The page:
It saddens me to know that our country and state is so divided. In Cary we have proven that party doesn’t matter. We believe that working toward a common goal is easier when all work together and there is no place for divisiveness. It is always OK to disagree but we must always work together on each and every decision. That is the only way we can possibly reach our potential as a community. So far, at the end of my 11th year as mayor, I am proud to say we are doing exactly that. Now if we can only get that message across to our state and federal representative.
About Harold Weinbrecht
Harold Weinbrecht has been Mayor of Cary since 2007.
Entries by Harold Weinbrecht
Monday I joined council members Robinson, Bush, Frantz, and Yerha for the ribbon cutting of the Hive. The Hive is a multipurpose space located in western Cary near McCrimmon Parkway and Yates Store Road. It offers activities for all ages ranging from arts enrichment to exercise and STEM programs. Birthday party packages are also available; however the space cannot be reserved for private functions.
This week’s highlights include a fire station groundbreaking and a regularly scheduled council meeting. My final meeting on Monday was with staff and a developer who owns property behind the shopping center at Kildaire and Maynard. In the past the developer has proposed rezonings, one of which included a storage facility, which were denied. He recently had a rezoning that was approved to allow certain types of commercial use. He explained that he couldn’t get interest in that type of development or from adjacent property owners.
Monday night I participated in a meeting of the Wake County Mayors Association. Nine of the twelve mayors were in attendance. The mayors of Raleigh, Rolesville, and Garner were absent. The CEO of Wake Med, Donald Gintzig, and the Senior Vice President & Administrator of WakeMed Cary, Thomas Gough, gave presentations. The theme of their presentation was the aging population and all they are doing in preventative and health care for that population segment.
I started Monday by giving remarks at the SAS Championships Media day breakfast. The SAS Championship has had a significant economic impact on our community since 2001 with over $140 million in economic benefit. In addition, this event puts Cary and the Triangle on a global stage through live coverage on the Golf Channel.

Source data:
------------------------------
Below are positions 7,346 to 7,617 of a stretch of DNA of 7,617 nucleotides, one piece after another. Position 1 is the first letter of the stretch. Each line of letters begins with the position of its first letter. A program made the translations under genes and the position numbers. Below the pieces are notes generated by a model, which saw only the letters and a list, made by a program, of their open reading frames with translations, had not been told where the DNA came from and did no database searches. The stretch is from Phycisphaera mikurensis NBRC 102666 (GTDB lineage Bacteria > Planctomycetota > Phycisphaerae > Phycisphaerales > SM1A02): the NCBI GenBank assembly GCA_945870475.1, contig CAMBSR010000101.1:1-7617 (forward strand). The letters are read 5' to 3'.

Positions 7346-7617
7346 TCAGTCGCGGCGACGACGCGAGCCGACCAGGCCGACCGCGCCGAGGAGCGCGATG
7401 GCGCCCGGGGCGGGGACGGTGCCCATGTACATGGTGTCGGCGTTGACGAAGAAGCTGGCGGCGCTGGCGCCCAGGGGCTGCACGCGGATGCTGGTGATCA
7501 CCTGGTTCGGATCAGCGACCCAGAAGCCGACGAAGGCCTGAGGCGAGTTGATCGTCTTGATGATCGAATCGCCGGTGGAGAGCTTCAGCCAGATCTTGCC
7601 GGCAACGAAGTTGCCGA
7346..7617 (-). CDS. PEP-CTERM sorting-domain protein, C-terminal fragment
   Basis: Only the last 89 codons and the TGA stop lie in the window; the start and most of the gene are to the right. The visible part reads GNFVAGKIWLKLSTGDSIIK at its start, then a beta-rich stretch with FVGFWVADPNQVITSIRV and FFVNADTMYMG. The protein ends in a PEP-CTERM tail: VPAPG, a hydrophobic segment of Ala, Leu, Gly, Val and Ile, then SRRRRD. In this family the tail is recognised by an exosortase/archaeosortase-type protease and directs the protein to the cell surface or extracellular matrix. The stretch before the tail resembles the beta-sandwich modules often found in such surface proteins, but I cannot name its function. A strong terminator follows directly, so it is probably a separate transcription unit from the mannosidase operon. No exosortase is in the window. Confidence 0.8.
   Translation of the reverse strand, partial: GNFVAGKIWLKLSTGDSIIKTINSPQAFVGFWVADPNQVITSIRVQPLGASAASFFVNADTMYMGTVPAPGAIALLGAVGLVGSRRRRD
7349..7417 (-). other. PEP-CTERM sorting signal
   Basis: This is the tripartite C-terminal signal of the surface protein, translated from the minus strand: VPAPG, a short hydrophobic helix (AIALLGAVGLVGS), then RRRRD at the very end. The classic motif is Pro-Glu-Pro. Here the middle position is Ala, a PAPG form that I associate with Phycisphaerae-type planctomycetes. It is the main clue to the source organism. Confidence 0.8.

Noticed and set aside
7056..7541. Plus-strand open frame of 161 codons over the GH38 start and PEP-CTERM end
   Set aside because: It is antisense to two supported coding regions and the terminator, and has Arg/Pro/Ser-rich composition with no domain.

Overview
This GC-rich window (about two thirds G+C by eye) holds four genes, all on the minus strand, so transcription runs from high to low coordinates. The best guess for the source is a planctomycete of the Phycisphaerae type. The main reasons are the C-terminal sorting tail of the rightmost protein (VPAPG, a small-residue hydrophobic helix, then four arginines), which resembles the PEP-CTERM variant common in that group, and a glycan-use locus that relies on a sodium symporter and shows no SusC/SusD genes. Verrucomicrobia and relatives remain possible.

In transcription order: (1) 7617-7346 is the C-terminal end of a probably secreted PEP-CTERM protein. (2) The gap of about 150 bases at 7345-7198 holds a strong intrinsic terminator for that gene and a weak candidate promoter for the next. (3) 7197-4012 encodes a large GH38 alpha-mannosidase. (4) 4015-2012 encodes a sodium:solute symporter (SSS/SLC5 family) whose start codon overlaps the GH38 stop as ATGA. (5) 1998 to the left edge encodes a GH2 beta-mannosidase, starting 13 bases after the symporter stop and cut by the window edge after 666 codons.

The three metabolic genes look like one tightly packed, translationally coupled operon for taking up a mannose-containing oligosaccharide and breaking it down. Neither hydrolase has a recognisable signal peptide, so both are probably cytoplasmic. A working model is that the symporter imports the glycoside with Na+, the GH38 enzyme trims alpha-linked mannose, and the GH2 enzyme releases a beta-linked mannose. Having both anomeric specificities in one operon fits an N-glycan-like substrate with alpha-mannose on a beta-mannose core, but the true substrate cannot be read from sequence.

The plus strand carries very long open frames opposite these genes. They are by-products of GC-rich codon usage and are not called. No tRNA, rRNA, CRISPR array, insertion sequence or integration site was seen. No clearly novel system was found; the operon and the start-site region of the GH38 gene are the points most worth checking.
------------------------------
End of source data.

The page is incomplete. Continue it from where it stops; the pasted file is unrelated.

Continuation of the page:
Monday I attempted to contact all council members since there was a regularly scheduled council meeting on Thursday. I was able to contact all council members but one. Items talked about in my one-on-one discussions included the proposal for hotels on North Harrison and the Bainbridge proposal at Maynard and Chapel Hill Road.
This week was also impacted by Hurricane Florence.
Monday my scheduled agenda review for the CAMPO (Capital Area Metropolitan Planning Organization) executive board was cancelled. In addition, the monthly meeting of the Wake County Mayors Association was cancelled even though there was very little damage in Wake County.
This week was all about Hurricane Florence.
Monday started with calls to council members to hear of questions or concerns about the scheduled council meeting on Thursday. When I talked with staff later in the day we agreed that the Hurricane would be having an impact on Cary Thursday evening so we decided it was best to cancel the meeting.
Wednesday I met with the president of the Wake County Homebuilders Association. We talked about several issues and he made several interesting points
Monday I met with a scout working on a citizenship in the community badge. He was accompanied by his mother (we require all minors to be accompanied by an adult). He asked several questions including: Why I wanted to be mayor? What are some of the town’s biggest issues? Our interview finished after about 35 minutes. Then I gave him a quick tour around town hall and the council chambers.